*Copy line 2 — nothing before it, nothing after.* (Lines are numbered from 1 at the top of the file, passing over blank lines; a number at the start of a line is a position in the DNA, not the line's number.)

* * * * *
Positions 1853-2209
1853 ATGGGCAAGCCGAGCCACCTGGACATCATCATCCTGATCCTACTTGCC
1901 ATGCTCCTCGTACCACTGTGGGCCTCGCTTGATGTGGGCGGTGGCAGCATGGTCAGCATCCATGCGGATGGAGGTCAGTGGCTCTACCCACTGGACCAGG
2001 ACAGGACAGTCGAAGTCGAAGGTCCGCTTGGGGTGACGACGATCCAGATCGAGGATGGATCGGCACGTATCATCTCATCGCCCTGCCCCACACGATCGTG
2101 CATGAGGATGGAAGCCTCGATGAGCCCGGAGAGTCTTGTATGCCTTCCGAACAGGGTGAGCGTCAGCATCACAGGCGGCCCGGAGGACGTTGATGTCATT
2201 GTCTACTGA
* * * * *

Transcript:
1853 ATGGGCAAGCCGAGCCACCTGGACATCATCATCCTGATCCTACTTGCC